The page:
After a successful first attempt at planking the tow-hook deck I then did the same to the mid deck. I placed a 5mm border of maple with mitred corners, but I stepped it out around the forward cabin access door so that the completed deck panel can be dropped and slid into place beneath the door threshold. The planking was placed working out from the centre line to keep the spacing even, and when the CA had fully set the black plasticard ‘caulking’ was trimmed flush with a sharp chisel and the whole surface sanded smooth. There is a small detail on this deck which is identified on the Vosper drawing as a ‘fuel tank sounding’, a sort of dipstick access point I suppose. This part is not supplied in the metal fittings kit so and I fabricated this from a piece of 10mm brass tube with a plasticard insert to replicate the detail. This was then painted metallic silver and let into the deck after cutting a 10mm diameter hole through the planking. To cut this hole I used a short piece of 10mm thin wall brass tube with a sharp edge filed on its internal bore so that it acted as a sort of ‘cookie cutter’ and it produced a neat and accurately sized hole in the deck planking. The ‘step’ formed by the door and frame was painted to match the door and then the complete deck panel sprayed with several coats of satin lacquer for the final finish. I'm getting the hang of this planking lark so confidence is high as I move on to tackle the far more challenging cockpit deck 🤔

Planking...part 1. by robbob Fleet Admiral!   Posted: 2 months ago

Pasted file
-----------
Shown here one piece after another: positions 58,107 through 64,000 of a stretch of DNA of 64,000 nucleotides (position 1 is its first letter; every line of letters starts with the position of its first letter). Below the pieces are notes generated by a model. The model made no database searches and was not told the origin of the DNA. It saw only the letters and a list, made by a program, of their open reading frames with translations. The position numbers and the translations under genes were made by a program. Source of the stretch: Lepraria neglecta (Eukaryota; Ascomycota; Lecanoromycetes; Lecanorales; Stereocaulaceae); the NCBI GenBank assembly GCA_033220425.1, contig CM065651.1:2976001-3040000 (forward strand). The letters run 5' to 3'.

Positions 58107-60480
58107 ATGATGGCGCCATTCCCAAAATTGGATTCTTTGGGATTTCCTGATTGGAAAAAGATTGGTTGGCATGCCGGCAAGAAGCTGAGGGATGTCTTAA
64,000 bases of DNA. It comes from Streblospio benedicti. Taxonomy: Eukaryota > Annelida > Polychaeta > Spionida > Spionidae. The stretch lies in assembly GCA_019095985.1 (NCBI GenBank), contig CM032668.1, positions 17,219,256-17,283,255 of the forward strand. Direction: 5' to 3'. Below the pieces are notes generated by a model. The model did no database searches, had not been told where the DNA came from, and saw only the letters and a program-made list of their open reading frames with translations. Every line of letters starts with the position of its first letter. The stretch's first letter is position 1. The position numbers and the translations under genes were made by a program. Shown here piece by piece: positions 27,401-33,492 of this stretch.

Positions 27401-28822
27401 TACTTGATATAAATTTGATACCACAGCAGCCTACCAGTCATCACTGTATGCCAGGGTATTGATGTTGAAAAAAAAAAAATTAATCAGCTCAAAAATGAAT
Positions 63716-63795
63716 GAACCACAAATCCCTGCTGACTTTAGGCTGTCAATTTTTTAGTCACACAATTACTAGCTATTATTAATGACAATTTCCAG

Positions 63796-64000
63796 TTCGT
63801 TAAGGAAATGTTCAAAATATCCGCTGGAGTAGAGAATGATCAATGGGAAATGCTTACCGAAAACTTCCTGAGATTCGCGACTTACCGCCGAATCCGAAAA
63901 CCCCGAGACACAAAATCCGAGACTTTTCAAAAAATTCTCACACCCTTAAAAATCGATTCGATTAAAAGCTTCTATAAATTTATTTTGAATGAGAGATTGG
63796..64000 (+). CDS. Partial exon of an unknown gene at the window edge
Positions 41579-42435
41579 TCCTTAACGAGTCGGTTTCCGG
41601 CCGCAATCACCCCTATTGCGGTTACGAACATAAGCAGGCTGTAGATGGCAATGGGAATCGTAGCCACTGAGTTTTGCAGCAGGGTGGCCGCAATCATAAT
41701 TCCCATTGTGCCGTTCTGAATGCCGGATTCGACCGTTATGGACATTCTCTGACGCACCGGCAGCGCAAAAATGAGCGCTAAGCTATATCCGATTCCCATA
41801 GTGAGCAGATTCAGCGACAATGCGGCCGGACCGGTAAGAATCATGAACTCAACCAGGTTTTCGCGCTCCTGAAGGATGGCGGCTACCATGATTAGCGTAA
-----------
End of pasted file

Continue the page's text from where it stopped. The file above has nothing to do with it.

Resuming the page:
As a novice boat builder I have never done any planking before but after seeing some fine examples on other crash tender decks and read other blog descriptions of the process I thought I’d give it a try as it would be more pleasing to the eye than a plain painted surface. I’m not sure how true to the prototype the planking is on a RAF Crash Tender as it’s not described in the Vosper documentation but I think some ‘modelling licence’ is justified for the visual effect. The choice of materials, planking sizing and the method of ‘caulking’ were all studied in detail in the blogs and discussions and I finally decided on 7mm x 1.5mm maple for the planking and some .7mm black plasticard cut into fine strips for the caulking. All the required materials were ordered from Cornwall Model Boats and all arrived remarkably quickly packed in a long cardboard tube two days later… very good service and quality materials! I made a practice piece to test the process and materials before committing it to the boat, I used a teak stain on the wood as a test as well but decided I preferred the natural colour of the maple after it was lacquered with a few coats of satin finish. When I felt I was sufficiently proficient to start for real I elected to do the relatively small area of the tow hook deck first. This was marked out to get the correct centering of the planks and I commenced with the application of a 5mm border with mitred corners and the plasticard caulking strips on the inside edges. The maple planking is very easy to cut and trim and Is also reasonably consistent in width and thickness. I’m using a medium cyano glue for all of this as it grabs very quickly so that I can work at a reasonable pace but my finger-tips unavoidably end up getting stuck occasionally too 😡 Working from the centre line outwards the maple strips and caulking were fixed down, the final outer pieces on each side needed to be slightly wider to fill the space but the difference is barely noticeable. The ‘caulking ‘ was carefully trimmed flush with the deck with a very sharp half inch chisel and the whole surface sanded smooth. Several coats of acrylic satin lacquer were then applied by brush as I decided it would be easier than masking up the surrounding areas. Buoyed by the success of this I think I'll do the mid-deck and the cockpit too 😁